The most instagrammable places in NSW

The most Instagrammable places in the state according to you and your @visitnsw Instagram likes.

Destination NSW

Destination NSW

Apr 2023 -
min read

For some travellers, incredible photo ops are vital to any trip – social posts, after all, let friends and family back home know just how much fun you’re having without them. Whether you love tumbling waterfalls or crystal-clear rockpools, a trip around NSW following its most photo-worthy spots is expansive, diverse and beautiful. Check it out.  

Lord Howe Island 

Lord Howe Island is a very special piece of island paradise — only 400 people are allowed on the island at a time and National Geographic named it one of the world’s best destinations. Every moment, step and way you look has an epic backdrop worth a gallery of pictures. Look one way and it's aquamarine waters and snorkelling among more than 90 species of coral. Look the other and you’ll find unbelievable scenic hikes such as The Valley of the Shadows and white sand beaches like Ned’s. Hot tip: the outlook from Capella Lodge’s swimming pool is particularly stunning.  

Woman relaxing by the pool at Capella Lodge, Lord Howe Island

Capella Lodge, Lord Howe Island 

Love Cabins 

A real-life treehouse you can stay in? Dreams do come true at these romantic and picturesque getaways in the Blue Mountains. Love Cabins offers a series of unique stays, including a cabin in the trees, one tucked into a cave and a luxury tee pee. Each has its own outlook and personalised interior design touches. Stay for a weekend or a while but be sure your photographic skills are at the ready.  

Enchanted Cave Spa at Love Cabins, Blue Mountains

Love Cabins, Blue Mountains - Credit: Love Cabins

Echo Point, Blue Mountains  

Katoomba’s Echo Point Lookout is home to views of the Three Sisters and the Jamison Valley spanning kilometres. The lookout is primed for Instagram goodness with its vistas of rocky outcrops and unique sandstone peaks. The point is also home to the challenging Giant Stairway, a flight of 1,000 stairs, which leads to a dense rainforest at the valley floor. You could also jump aboard the Scenic Skyway, a cable car suspended 270m above ground that glides 384m between cliff tops, for an excellent bird’s eye view. Whether you visit at sunrise, sunset or somewhere in between, be sure to choose a clear day for ultimate long-range panoramas.  

Sunrise over the Three Sisters and Mount Solitary, Blue Mountains National Park

Three Sisters, Blue Mountains National Park - Credit: Filippo Rivetti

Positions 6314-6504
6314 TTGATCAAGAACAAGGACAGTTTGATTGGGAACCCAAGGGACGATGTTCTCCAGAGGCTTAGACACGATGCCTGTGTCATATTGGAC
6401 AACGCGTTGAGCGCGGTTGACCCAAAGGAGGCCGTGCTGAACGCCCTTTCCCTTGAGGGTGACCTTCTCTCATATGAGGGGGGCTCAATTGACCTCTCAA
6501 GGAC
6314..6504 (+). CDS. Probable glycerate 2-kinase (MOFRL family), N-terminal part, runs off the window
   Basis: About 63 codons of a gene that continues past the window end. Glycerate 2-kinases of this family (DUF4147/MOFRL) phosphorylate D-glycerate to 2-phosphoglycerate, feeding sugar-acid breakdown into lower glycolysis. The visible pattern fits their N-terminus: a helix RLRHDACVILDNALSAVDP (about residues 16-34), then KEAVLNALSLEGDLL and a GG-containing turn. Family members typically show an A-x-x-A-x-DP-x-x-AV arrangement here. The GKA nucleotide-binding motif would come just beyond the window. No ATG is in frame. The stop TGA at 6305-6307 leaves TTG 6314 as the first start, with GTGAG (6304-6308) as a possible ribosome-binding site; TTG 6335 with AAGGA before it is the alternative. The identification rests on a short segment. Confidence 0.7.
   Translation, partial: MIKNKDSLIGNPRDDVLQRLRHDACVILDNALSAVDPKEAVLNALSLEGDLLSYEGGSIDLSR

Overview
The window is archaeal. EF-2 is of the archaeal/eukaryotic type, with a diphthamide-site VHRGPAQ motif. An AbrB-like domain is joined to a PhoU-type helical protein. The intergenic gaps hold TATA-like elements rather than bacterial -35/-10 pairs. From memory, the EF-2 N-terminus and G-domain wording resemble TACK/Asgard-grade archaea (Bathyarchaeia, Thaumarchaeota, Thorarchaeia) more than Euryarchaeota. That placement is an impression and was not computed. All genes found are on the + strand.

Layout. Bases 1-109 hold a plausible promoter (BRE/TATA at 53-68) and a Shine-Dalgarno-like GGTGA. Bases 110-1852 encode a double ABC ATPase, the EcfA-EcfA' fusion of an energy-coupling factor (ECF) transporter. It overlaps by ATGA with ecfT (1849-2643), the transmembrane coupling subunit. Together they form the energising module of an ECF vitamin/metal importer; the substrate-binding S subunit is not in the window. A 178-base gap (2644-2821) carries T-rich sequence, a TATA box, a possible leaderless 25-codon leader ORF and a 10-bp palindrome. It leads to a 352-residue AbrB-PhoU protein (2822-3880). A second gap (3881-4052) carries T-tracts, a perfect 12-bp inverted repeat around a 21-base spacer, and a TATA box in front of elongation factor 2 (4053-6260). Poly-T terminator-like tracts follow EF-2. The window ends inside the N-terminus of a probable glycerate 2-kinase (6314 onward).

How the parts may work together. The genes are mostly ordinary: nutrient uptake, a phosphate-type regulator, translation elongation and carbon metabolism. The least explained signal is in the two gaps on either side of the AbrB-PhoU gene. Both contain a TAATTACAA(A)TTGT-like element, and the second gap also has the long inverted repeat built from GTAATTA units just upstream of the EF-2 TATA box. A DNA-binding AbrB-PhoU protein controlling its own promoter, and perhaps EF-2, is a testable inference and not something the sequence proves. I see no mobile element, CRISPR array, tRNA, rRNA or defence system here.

Yarrangobilly Caves thermal pool 

The unexpected beauty and remoteness of this Kosciuszko National Park pool might make you feel like it materialised out of thin air. The pool’s water comes from a natural spring, meaning it’s permanently heated to 27 degrees. Head here in summer post- or mid-hike, for a swim, nearby cave adventure, picnic and picture, or in winter for a brisk bath and to watch steam rise from the pool’s surface.  Ensure you plan ahead and check the National Parks website for any details or alerts before visiting.

Aerial view of Yarrangobilly Caves thermal pool, Kosciuszko National Park

Yarrangobilly Caves thermal pool, Kosciuszko National Park

Seal Rocks 

From migrating whales (if you drop by around late April to July) to pristine beaches, there’s a lot to love, and photograph, at the Barrington Coast’s Seal Rocks.  The seaside village – famous for its incredible and still-active lighthouse, remote swimming spots, and snorkelling – is camera-ready and definitely worth a night’s stay at the Seal Rocks Lighthouse Cottages.  

Aerial view of Number One Beach, Seal Rocks

Number One Beach, Seal Rocks

Aslings Beach Rock Pool 

Big fan of the ocean swimming pool? Head to Eden to dip your toes in this cliffside iteration. It’s flanked by pink and white cliffs and the bottom is covered in golden sand. While equally great for swimming and photography, it also is a great spot for rock fishing and, when the tide is low, for kids to play.  

Aerial overlooking Aslings Beach Rock Pool, Eden

Aerial overlooking Aslings Beach Rock Pool, Eden

Kiama Blowhole 

Fact: this is the largest blow hole in the world, and one definitely worthy of a day trip. Just a half-hour drive from Wollongong, Kiama’s famous Blowhole is 2.5m wide and has been known to blow water up to 30m high. A southeast swell is the most lucrative for high spouts so make sure you check tide timings before you venture. Multiple viewing platforms offer multiple vantage points, there’s also picnic areas and the Blowhole Point Ocean Pool you can swim in nearby. 

Water plume spouting from the Kiama Blowhole, Kiama

Kiama Blowhole, Kiama 

Bubbletent Australia, Capertree Valley 

Sleep under an uninterrupted blanket of stars at this unique accommodation experience between Lithgow and Mudgee. This clear, inflatable bubble tent offers luxury and comfort in total seclusion. The tent is entirely off-grid and situated in a recluse part of a more than 1,000-acre farm. Settle in, revel in your view of the second-largest canyon in the world and soak cosily in the outdoor woodfired bathtub.  

Bubbletent Australia luxury glamping accommodation under the night sky in the Capertee Valley

Bubbletent Australia, Capertee Valley

Crystal Shower Falls  

Go beyond the waterfall at Dorrigo National Park's lush Crystal Shower Falls. At this rainforest-enclosed cascade you can enjoy views (and capture photos) in front of and behind its wall of water – there's a rocky cavern behind the fall people can walk into and marvel from. Crystal Shower Falls is just one stop on the Waterfall Way road trip that spans Coffs Harbour to Armidale. When visiting the falls ensure you plan ahead and check the National Parks website for any details or alerts. 


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